It seems the cold weather has seen love blossom between kiwi released in Northland's Pukenui Forest and one male is sitting on an egg.
The male is one of 12 adult kiwi, with transmitters attached, that were released into the Pukenui Forest, near Whangārei, on March 17, and are being monitored for 12 months.
They were raised on Hauraki Gulf kiwi-creche island Motuora, but incubated at Auckland Zoo.
And it seems the lush forest has created a romantic ambiance for the kiwi.
Pukenui Western Hills Forest Charitable Trust ranger Bevan Cramp said, while he had not actually seen the egg, he was pretty certain a male kiwi named Waimarie, originally thought to be female, was sitting on an egg.
He said the transmitters showed an increase in the number of beeps per minute.
Normally when tracking Waimarie there would be about 30 beeps but in the past two weeks the beeps had increased to 48 per minute, indicating he was sitting on an egg.
It's thought the mum could be Roha, who had been tracked settling in close by.
"We're over the moon. It means they have all settled in and the population is going to increase. Although it's not a success until the egg hatches," Cramps said yesterday, as he tramped through the bush tracking more kiwi.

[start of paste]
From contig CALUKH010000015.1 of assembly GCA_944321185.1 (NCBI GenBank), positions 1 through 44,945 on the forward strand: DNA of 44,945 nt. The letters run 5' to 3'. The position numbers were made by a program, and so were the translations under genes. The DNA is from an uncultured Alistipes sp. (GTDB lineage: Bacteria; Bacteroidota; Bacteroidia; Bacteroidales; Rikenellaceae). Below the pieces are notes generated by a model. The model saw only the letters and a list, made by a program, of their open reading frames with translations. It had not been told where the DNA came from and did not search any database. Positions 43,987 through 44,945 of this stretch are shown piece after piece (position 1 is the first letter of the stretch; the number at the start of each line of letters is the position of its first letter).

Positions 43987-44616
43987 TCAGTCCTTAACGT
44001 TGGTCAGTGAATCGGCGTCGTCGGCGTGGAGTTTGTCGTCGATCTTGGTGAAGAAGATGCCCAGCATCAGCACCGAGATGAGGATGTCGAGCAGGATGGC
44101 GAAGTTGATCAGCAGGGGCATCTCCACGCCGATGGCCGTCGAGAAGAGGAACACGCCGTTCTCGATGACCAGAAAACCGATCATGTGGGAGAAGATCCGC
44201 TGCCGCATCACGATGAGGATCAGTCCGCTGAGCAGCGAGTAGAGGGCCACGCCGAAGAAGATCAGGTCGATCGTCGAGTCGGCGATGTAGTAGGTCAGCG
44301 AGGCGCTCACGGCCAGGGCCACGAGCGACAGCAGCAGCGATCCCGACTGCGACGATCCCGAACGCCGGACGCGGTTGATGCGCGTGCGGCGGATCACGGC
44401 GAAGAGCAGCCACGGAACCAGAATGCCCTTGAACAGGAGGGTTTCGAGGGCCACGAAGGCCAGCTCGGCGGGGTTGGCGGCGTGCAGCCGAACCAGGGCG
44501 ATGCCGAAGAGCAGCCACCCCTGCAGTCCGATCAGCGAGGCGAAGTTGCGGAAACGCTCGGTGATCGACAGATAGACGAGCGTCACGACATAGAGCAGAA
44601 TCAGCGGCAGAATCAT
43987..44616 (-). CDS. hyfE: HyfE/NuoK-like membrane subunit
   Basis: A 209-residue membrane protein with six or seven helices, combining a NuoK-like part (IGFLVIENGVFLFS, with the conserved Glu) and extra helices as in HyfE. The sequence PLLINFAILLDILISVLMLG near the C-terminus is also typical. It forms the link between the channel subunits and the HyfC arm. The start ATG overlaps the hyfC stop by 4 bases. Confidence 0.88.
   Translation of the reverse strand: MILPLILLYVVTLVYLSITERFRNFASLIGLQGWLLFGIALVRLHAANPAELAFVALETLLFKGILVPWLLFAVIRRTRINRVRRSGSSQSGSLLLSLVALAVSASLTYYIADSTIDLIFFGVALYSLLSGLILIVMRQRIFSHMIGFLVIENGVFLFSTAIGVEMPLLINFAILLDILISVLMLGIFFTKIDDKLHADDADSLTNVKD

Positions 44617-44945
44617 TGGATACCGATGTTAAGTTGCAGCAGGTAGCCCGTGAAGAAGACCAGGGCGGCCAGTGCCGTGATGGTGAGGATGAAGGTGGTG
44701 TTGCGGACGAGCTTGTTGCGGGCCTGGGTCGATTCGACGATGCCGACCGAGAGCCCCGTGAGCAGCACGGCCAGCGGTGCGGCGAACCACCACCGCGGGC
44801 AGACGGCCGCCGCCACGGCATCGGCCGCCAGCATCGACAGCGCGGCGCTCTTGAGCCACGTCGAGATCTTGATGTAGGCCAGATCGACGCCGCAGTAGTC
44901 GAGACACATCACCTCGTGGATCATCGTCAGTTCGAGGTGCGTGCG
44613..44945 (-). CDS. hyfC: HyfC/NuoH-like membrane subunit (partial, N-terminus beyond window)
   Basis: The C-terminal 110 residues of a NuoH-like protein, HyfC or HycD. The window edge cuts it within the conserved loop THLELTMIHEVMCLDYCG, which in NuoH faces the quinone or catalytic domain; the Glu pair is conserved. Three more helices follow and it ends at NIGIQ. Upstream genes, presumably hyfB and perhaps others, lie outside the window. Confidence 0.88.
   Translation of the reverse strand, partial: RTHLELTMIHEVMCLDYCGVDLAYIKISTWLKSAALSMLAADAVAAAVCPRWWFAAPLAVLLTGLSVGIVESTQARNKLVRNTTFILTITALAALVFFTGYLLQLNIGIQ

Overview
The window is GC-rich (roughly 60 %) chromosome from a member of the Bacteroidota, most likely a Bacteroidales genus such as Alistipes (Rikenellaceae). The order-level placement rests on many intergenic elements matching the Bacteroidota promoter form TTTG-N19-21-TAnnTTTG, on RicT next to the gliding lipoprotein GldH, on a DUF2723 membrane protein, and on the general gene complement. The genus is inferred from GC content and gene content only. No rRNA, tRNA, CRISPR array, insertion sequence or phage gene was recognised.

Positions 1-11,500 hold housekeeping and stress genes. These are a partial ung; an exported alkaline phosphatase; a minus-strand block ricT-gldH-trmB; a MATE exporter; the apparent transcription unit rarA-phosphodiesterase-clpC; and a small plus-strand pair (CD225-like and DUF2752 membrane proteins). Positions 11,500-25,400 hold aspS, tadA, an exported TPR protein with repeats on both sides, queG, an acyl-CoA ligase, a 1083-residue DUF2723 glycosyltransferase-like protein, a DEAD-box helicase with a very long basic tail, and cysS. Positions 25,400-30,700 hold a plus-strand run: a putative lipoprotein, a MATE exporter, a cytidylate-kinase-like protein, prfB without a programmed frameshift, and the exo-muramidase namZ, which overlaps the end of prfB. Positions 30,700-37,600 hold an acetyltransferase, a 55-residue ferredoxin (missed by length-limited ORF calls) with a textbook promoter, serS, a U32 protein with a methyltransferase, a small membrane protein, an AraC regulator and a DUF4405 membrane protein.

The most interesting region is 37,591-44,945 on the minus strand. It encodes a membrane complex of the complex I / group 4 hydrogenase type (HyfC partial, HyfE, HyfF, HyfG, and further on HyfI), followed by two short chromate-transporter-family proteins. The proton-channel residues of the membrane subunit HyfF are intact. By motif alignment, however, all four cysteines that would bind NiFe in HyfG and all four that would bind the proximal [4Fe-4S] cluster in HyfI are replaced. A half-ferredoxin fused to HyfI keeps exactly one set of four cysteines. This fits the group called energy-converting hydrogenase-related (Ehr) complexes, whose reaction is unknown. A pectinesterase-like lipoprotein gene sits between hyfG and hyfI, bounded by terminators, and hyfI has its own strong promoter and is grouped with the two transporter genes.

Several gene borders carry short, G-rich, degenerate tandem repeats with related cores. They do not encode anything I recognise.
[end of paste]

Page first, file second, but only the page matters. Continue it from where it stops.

"Incubation is between 70 to 80 days so we will know then."
He had given Waimarie a wide berth since it was discovered he was sitting on an egg so that he was not disturbed while on the nest.
And the good news kept coming with indications Fanton was carrying an egg.
It appeared there was also romance between Lovie and Chuckles, with fingers crossed for an egg as the end result.
Pukenui and Te Kamo had drifted towards Whau Valley dam area and Cramp renewed calls for dog owners to keep dogs out of the forest during this crucial breeding period.
Last month two fox terriers were spotted running free in Coronation Reserve, off Western Hills, and part of the Pukenui Forest.